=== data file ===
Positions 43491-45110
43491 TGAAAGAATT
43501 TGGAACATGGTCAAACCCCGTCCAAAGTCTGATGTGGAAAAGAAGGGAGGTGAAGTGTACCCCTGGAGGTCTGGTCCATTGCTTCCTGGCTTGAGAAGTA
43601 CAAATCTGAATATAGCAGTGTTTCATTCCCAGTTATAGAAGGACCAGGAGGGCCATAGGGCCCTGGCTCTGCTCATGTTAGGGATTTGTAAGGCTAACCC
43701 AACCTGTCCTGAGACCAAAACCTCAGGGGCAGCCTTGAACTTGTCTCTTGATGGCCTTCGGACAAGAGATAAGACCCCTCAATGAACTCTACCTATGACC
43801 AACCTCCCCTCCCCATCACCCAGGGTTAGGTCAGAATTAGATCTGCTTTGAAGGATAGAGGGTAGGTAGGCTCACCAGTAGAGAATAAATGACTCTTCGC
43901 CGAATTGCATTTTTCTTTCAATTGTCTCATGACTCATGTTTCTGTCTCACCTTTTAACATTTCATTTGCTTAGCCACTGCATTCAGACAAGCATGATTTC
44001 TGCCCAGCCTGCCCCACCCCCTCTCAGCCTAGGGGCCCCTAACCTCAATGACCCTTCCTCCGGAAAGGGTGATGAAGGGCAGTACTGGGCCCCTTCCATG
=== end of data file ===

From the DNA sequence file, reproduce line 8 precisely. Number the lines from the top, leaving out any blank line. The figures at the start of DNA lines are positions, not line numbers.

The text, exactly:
44001 TGCCCAGCCTGCCCCACCCCCTCTCAGCCTAGGGGCCCCTAACCTCAATGACCCTTCCTCCGGAAAGGGTGATGAAGGGCAGTACTGGGCCCCTTCCATG